It’s rare to see the popular press cover alternative medicine in anything but a friendly way. Because those selling CAM are selling hope and faith as an integral part of most of their remedies, there tends to be a positive feeling in the public’s mind about these approaches even when the facts don’t support the specific claims being made. However, The Economist recently published two stories which say what I think the public most needs to hear about CAM in general: Most of it doesn’t actually work as medicine but it does have clear placebo effects.
One article, entitled There is No Alternative Medicine, puts it quite clearly (though I’m a bit skeptical that the specific percentage provided is reliable):
A few treatments (mostly herbs containing active drug molecules) do have proven benefits. A few others look worthy of further investigation. But from acupuncture, via homeopathy, to “quantum healing”, the vast majority, some 95%, offer nothing more than the placebo effect…
Globally, the industry is estimated to be worth some $60 billion a year. That is a lot to pay for placebos.
The world’s advertising-standards offices should thus crack down on bogus claims—including the idea that there is such a thing as “alternative medicine” in the first place. If it works, it is a medicine and should be regulated like one.
…the alternative-medicine industry plainly excels as a placebo delivery service.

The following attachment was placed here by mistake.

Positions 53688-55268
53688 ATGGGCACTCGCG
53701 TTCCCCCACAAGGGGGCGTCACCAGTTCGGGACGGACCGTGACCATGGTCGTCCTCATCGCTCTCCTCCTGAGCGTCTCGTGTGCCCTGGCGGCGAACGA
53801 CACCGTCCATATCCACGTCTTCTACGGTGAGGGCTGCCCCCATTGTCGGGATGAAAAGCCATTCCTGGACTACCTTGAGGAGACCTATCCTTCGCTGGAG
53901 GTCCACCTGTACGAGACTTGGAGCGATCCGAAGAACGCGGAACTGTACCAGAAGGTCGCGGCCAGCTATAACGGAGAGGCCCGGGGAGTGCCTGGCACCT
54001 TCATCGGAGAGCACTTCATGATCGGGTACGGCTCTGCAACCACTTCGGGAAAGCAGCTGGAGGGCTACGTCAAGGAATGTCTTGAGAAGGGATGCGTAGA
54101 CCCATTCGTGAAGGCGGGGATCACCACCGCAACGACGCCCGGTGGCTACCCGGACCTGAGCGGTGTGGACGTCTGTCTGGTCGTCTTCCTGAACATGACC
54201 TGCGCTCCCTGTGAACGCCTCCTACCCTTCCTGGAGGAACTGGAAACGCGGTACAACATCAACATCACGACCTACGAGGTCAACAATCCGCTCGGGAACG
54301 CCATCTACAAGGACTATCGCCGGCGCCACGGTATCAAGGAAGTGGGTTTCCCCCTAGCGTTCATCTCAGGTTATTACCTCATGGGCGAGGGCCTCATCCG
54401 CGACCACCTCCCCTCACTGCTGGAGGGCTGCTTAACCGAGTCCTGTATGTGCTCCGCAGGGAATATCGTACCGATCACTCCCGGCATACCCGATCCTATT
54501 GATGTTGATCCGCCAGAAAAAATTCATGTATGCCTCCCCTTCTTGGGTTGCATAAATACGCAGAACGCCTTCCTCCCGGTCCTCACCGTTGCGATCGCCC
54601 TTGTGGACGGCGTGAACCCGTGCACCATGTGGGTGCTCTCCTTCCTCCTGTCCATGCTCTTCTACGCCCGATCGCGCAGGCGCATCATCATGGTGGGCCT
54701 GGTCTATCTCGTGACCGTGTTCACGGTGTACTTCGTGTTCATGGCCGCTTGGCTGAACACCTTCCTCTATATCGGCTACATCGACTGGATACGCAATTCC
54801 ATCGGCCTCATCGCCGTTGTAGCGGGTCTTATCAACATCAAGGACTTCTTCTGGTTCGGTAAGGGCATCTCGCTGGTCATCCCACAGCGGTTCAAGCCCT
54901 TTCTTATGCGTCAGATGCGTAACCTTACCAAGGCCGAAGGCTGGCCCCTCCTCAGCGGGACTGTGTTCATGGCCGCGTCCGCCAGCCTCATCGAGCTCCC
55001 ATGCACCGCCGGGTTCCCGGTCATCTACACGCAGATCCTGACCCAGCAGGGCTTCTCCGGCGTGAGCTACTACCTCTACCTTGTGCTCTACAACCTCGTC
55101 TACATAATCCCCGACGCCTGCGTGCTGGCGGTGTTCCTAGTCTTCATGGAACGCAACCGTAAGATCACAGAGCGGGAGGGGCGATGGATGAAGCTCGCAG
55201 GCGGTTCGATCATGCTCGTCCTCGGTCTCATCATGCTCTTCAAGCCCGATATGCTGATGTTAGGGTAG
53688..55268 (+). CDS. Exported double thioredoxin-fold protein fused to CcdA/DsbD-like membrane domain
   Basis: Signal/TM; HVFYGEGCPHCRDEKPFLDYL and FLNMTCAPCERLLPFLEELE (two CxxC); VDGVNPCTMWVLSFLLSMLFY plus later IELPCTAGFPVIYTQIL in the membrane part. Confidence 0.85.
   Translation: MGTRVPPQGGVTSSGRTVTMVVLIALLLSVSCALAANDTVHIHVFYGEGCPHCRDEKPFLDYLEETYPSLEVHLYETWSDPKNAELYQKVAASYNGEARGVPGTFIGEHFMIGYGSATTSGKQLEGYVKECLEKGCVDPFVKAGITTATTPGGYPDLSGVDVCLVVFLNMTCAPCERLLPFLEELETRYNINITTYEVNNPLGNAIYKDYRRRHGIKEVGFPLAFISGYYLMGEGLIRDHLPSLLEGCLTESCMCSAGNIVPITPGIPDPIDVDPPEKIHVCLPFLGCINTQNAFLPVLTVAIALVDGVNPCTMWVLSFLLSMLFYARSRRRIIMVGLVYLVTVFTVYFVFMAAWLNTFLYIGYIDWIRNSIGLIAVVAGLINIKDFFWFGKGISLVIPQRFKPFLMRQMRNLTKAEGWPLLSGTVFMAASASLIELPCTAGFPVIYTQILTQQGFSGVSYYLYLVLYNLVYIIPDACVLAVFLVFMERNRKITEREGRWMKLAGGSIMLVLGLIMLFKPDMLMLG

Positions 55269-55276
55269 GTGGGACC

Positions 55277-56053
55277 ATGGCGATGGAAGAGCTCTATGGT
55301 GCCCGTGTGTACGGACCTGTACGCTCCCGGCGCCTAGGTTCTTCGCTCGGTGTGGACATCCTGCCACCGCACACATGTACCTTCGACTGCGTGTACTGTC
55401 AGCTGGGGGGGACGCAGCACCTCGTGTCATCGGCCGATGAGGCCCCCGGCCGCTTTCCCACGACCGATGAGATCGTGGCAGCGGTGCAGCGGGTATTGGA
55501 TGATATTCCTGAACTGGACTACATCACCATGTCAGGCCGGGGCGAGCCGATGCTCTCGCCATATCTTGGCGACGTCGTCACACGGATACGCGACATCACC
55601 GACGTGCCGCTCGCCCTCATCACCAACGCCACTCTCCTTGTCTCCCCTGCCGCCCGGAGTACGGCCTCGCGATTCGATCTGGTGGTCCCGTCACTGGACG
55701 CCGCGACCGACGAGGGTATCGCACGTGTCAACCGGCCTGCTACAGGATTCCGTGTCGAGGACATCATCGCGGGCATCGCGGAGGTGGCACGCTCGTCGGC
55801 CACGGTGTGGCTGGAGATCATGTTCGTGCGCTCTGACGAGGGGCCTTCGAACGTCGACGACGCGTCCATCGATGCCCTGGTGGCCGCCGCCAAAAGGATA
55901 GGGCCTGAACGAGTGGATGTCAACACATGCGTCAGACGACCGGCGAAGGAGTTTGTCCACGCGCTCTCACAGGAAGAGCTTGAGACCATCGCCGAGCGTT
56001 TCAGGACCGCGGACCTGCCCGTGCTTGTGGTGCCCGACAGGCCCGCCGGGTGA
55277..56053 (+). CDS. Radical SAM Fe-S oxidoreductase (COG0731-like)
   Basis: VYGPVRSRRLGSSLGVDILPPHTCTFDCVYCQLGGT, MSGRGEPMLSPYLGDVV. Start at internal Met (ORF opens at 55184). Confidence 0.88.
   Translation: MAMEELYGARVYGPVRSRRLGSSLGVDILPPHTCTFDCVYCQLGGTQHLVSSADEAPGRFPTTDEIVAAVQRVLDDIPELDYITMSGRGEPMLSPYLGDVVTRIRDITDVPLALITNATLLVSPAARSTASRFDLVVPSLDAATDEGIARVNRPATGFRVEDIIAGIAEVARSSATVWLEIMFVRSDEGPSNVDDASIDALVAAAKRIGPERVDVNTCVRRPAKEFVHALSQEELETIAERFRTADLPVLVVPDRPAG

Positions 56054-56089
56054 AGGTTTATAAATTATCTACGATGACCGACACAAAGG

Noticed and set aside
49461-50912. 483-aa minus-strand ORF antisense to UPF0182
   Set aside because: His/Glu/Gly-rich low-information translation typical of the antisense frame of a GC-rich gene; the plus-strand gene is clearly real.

I do think the author goes a bit too far in crediting the placebo effect with true improvements in a patient’s state of health, rather than improvements only in how the patient feels, which is a quite different, though still very important, thing. The evidence that placebo effects actually change the course of disease is very weak, and their primary benefit seems to be in alleviating highly subjective symptoms such as pain, nausea, depression, and so on.
Nevertheless, I agree that there are lessons to be learned from the success of the alternative medicine industry, and that chief among these is that science-based medicine must find ways to provide the same kind of psychological support people find in their CAM therapists without giving up rigorous scientific standards of evidence for the actual safety and efficacy of our interventions.
The second article, Think Yourself Better, makes this point in more detail, focusing on the work of Edzard Ernst in revealing the lack of good evidence for biological effects of most alternative therapies while also pointing out that people seek these therapies despite their lack of effectiveness because of the psychological support and comfort they provide. The tremendous success of scientific medicine is based on the principle that therapies cannot be justified only because they “seem” to work but that they must also be validated by controlled research that eliminates the influence of human psychology and cognitive weaknesses on the results. However, as strongly as I support that approach, I agree that in the real world of patient care, even in veterinary medicine, human psychology plays a critical role in the success of failure of our attempts as clinicians to manage the health of our patients. We need to stick to our epistemological guns and be certain we are offering truly effective therapies, but we also need to be effectively supportive of our patients or clients feelings about health and disease. If we are unable to do this, due to constraints on time or resources, deficits in our training, or other factors, then our clients will continue to be vulnerable to being sold ineffective therapies provided in ways that meet the psychological needs associated with their health even when they don’t meet the biological needs healthcare interventions should meet as a basic precondition of being employed.